As the war in Ukraine enters its second week, many news outlets have covered the brands who are pulling out of or closing locations in Russia, including McDonald’s, Starbucks and Coca-Cola. And while Americans see an impact at the gas pumps, there is another issue that employers may need to address: the harassment of Russian-American workers.
As reported by SHRM, discrimination or harassment based on an employee’s national origin is prohibited under Title VII of the Civil Rights Act of 1964 as well a many state laws. Employers must make it clear that harassment won’t be tolerated, and any corrective action should be stronger that simply coaching. SHRM also recommends focusing on the humanitarian aspects of the Ukrainian crisis, but if an employer feels a stronger statement is necessary then remarks should denounce Vladimir Putin or the Russian government — not the Russian people as a whole.
“Ensuring that leadership is mindful to how current world affair may impact a subset of its workforce more than others is an important part of creating a workplace welcoming to all,” says Mishell Parreno Taylor, an attorney with Akerman in Houston and Los Angeles. “A great way to do this is to ensure that business leaders are trained on business diversity, equity and inclusion initiatives and unconscious bias.”
4. Financial wellness offerings targeted to women.
In a recent study from Betterment’s 401(k) business, only 37% of women rated themselves as financially stable compared to 61% of men. This presents a critical opportunity to support women’s financial wellness. Employee Benefit News (EBN) identifies benefits employers can be offering on this front:
- Women have fallen behind men on retirement planning, so be sure to highlight any 401(k) offerings or other savings opportunities. Ensuring women — and all employees — have access to one-on-one, personalized financial advice can be valuable in getting on a savings path.
- Student loan-focused benefits, like repayment programs, especially appeal to women and might entice them to stay with, or accept an offer from, an employer offering them.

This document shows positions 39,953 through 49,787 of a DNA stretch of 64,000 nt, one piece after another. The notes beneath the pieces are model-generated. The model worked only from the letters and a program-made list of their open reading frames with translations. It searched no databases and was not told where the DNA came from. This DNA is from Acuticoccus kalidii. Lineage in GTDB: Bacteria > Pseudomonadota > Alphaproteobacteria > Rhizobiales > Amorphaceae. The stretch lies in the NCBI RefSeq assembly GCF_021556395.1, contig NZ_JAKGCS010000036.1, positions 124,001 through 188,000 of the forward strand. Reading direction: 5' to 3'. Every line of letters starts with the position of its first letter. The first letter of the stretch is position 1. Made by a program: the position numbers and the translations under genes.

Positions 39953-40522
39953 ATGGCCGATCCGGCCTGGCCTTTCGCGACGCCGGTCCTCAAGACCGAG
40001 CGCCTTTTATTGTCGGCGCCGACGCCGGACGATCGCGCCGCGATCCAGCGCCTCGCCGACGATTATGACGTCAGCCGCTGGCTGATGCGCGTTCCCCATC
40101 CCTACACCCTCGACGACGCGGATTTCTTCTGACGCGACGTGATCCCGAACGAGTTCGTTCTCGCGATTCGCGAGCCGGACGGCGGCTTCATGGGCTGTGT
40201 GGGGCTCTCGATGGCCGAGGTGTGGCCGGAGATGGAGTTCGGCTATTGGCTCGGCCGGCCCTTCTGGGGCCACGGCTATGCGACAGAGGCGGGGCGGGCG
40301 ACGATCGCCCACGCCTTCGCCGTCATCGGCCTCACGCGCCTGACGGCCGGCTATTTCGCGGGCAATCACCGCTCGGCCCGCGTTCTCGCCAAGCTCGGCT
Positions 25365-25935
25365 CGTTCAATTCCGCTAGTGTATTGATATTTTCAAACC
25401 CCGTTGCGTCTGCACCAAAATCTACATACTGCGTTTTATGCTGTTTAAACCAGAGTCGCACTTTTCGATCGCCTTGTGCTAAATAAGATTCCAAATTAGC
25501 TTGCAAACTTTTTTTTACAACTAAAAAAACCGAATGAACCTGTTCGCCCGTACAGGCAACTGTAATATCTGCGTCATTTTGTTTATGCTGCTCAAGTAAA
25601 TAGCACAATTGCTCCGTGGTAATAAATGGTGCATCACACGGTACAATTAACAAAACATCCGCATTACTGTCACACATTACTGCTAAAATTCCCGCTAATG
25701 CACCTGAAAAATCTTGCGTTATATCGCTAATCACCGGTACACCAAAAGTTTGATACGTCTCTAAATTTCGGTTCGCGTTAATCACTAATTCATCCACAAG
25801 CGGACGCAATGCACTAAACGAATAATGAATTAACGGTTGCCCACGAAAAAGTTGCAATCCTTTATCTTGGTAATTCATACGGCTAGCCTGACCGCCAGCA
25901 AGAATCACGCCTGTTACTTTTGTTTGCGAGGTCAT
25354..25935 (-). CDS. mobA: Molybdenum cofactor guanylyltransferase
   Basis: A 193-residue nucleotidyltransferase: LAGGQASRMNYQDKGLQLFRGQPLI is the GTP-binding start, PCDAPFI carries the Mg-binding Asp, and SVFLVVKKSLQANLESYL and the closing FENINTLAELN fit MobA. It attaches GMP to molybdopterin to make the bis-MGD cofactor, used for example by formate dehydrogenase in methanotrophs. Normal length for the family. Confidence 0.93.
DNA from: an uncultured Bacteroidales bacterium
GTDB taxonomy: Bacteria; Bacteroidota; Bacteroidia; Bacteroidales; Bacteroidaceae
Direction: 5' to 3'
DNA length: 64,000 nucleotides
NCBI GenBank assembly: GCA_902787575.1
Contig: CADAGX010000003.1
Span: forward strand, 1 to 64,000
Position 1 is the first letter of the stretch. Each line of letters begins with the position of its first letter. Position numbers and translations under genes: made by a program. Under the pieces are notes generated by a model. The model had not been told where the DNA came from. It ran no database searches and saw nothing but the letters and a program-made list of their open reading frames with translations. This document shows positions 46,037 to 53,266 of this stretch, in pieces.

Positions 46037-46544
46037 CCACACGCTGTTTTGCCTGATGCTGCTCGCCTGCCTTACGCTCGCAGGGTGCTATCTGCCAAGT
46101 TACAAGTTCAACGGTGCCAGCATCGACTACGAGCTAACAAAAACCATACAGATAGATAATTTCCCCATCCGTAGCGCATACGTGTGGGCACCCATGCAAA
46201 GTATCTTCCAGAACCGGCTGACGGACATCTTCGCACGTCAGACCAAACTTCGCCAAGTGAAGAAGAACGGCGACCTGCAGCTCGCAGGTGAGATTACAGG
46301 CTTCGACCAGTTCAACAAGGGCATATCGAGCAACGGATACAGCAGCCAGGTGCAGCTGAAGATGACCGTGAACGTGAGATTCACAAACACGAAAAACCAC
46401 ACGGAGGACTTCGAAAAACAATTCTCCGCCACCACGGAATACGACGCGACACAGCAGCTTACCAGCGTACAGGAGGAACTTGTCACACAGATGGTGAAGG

- The survey reported that 59% of women have an emergency fund with the primary reason women listed for not having one being they did not have enough funds to build one. An employer-sponsored emergency fund could help reduce financial anxiety.
5. Emojis as a measure of employee engagement.
A preliminary study found that people who use emojis in work-related communications are less likely to be experiencing burnout, reports Human Resources Director. Xuan Lu, research fellow at the School of Information at the University of Michigan, said that her research team developed a machine learning model to track emoji use, which found that software developers who “never used emojis are three time more likely to drop out of remote work.”
While these findings are preliminary and show correlation not causation, Lu says that emoji usage may be a good lens to understand the emotional status of workers in the future, especially when working remotely. Employers can begin by understanding how emojis are currently used in the company before developing models that can be monitored.
“Following our approach, they can predict who is likely to quit or who is likely to be undergoing some mental health issues,” Lu says. “[They] can also make timely interventions, for example, such as emotional support.”